The 2021 World Happiness Report shows that happiness in Ghana has deteriorated over the past year. According to the report, Ghana has dropped to the 95th position compared to the 65th position it occupied in the previous report. The happiness index for Ghana is 5.088 and the current rankings are based on data spanning 2018 to 2020.
Meanwhile, the report found for 2020 six factors supporting the well-being of people. These comprises income, health, someone to count on, freedom, generosity, and trust. However, the authors indicated that trust was the key common factor linking happiness and COVID-19 control.
Overall, the report shows that Africans are not happy because most of the countries recorded low scores. However, some African countries fared better than Ghana. Some of these include Mauritius, Libya, the Republic of Congo, Ivory Coast, and Cameroon. Their respective rankings are 50th, 80th,83rd, 85th, and 91st. This means that Mauritians are the happiest people on the African continent as of 2020.
Unsurprisingly, Africa’s largest economy, Nigeria, has dropped 57 places to rank 116th compared to the 59th position it occupied in the previous edition. The country still battles incessant unrest from terrorist attacks and rising unemployment rates.
Happiest Nation on Earth
Meanwhile, Finland has retained its position as the happiest nation on Earth. A position it has occupied for four consecutive years. Conversely, the current report shows that the world’s unhappiest nation is Afghanistan. The Islamic Republic of Afghanistan ranks 149th out of the 149 nations captured in the report.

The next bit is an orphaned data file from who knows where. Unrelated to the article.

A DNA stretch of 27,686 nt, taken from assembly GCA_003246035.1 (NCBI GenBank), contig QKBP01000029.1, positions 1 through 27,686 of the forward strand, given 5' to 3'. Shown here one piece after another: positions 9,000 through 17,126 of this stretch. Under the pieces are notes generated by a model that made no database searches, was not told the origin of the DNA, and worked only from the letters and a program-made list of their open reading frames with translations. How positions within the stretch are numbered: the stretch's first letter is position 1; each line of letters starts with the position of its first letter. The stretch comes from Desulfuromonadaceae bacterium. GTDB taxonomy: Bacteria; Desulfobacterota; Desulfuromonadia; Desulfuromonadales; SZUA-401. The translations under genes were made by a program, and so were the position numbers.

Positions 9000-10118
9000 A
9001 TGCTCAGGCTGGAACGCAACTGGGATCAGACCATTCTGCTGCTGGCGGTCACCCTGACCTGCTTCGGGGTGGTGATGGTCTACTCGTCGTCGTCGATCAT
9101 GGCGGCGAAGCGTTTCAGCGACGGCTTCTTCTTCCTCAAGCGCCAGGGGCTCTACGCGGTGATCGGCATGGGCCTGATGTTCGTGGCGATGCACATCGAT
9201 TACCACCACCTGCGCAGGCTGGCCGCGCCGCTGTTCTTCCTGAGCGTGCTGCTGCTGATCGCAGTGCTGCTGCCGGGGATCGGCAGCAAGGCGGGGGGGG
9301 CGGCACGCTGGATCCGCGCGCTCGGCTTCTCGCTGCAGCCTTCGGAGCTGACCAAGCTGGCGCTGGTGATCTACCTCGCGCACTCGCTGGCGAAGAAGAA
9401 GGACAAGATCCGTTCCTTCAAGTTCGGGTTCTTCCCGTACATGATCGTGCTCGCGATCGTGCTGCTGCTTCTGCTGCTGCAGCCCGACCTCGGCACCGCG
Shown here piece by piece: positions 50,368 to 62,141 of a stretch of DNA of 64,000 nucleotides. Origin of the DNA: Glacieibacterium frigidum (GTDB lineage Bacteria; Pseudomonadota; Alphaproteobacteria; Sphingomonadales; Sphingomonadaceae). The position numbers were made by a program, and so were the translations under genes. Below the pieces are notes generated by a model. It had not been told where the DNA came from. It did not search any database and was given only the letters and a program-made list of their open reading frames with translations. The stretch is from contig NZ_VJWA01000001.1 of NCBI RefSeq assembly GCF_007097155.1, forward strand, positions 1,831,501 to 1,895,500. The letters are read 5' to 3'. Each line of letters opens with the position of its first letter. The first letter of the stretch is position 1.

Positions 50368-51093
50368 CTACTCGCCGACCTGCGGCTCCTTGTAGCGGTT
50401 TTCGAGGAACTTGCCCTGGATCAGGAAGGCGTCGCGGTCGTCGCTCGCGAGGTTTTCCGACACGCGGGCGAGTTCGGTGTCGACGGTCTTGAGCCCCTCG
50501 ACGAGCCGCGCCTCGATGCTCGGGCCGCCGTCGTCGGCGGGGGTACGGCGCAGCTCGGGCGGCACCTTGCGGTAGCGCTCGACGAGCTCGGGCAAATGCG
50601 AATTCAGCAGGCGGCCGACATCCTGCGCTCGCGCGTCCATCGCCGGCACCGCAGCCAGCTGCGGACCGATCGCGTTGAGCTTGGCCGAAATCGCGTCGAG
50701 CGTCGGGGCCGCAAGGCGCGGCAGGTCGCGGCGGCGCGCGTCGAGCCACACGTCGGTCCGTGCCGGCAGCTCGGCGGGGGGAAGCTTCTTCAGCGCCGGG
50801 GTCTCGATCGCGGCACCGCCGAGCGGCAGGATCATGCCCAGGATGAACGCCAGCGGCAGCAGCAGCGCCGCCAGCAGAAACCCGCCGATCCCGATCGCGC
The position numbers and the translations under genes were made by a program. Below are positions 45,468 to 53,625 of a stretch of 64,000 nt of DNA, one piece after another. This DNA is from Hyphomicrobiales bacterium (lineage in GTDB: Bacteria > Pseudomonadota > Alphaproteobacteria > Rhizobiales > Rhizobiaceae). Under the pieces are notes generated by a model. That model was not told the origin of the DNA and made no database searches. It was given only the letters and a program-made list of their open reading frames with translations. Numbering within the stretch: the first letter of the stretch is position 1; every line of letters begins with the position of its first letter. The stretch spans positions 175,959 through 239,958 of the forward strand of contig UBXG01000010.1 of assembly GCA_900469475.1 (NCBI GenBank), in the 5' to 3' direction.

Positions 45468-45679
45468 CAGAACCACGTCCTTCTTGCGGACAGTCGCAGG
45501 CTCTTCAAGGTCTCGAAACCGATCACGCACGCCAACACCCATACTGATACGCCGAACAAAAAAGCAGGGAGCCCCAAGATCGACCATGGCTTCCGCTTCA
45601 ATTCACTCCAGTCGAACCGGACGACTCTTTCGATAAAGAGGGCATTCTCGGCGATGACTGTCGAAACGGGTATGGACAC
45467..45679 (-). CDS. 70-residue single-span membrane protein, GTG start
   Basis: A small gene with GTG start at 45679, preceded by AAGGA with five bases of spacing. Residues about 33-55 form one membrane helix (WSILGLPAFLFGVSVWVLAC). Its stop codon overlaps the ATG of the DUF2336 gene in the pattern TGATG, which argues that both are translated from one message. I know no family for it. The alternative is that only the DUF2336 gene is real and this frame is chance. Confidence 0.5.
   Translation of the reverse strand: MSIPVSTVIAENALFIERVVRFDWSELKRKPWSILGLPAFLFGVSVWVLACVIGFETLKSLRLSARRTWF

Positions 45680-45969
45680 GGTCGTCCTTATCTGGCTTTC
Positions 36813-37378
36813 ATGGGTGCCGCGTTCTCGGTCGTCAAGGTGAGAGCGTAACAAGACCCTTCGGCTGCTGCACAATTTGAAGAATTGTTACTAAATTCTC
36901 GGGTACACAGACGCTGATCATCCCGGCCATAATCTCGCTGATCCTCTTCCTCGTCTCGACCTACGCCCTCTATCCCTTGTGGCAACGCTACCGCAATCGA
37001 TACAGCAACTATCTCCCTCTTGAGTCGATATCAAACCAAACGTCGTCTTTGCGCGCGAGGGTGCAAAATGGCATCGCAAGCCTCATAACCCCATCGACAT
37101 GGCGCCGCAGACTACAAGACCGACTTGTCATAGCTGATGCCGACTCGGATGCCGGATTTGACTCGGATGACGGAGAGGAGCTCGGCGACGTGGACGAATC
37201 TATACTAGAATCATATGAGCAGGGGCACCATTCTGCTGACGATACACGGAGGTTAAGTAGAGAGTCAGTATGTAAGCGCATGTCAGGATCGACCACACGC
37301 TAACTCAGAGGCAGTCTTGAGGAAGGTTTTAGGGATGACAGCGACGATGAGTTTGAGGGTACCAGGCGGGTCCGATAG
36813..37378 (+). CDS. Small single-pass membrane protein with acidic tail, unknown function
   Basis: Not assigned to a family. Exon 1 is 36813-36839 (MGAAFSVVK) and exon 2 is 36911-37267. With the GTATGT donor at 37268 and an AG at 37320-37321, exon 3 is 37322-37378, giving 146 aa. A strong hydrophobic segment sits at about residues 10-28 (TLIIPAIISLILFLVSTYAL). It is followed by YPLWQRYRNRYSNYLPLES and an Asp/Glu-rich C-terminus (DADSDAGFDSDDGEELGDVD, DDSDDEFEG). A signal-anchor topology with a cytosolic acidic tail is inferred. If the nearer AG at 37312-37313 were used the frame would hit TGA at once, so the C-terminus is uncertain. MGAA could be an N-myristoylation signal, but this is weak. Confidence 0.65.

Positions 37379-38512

The 9th edition of the World Happiness Report focuses on the effects of COVID-19 and how people all over the world have fared. Researchers at Gallup pointed out that they had two aims in mind for compiling this year’s report.
Firstly, it focused on the effects of COVID-19 on the structure and quality of people’s lives. The other objective is to describe and evaluate how governments all over the world have dealt with the pandemic. In particular, the authors try to explain why some countries have done so much better than others.
As such, the report outlines some reasons why some countries were more successful in managing the pandemic than others. One of the success factors, according to the report, is “confidence in public institutions”.
According to Gallup, trusted public institutions were more likely to choose the right strategy. Consequently, such institutions “have their populations support the required actions”.
For instance, the report notes that Brazil’s death rate was 93 per 100,000, higher than in Singapore. According to the report, the difference in public trust between the two countries could explain over a third of this difference.
Another factor cited is income inequality, acting partly as a proxy for social trust. This, according to the report, explains 20% of the difference in death rates between Denmark and Mexico.
The second measure of social trust was the likelihood that neighbors or strangers will return a lost wallet they have found. The research group then test whether this was associated with far fewer deaths.
Furthermore, the report notes that the pandemic’s worst effect was “the 2 million deaths from COVID-19 in 2020”.
“A rise of nearly 4% in the annual number of deaths worldwide represents a serious social welfare loss”.
The report points out that the living went through a lot of challenges since the outbreak of the pandemic. Some of those cited include greater economic insecurity, anxiety, and disruption of every aspect of life. It also indicates that most people went through stress and other challenges to mental and physical health.
Also, the report considers issues of social support, personal freedom, gross domestic product (GDP), and levels of corruption in the ranking of countries.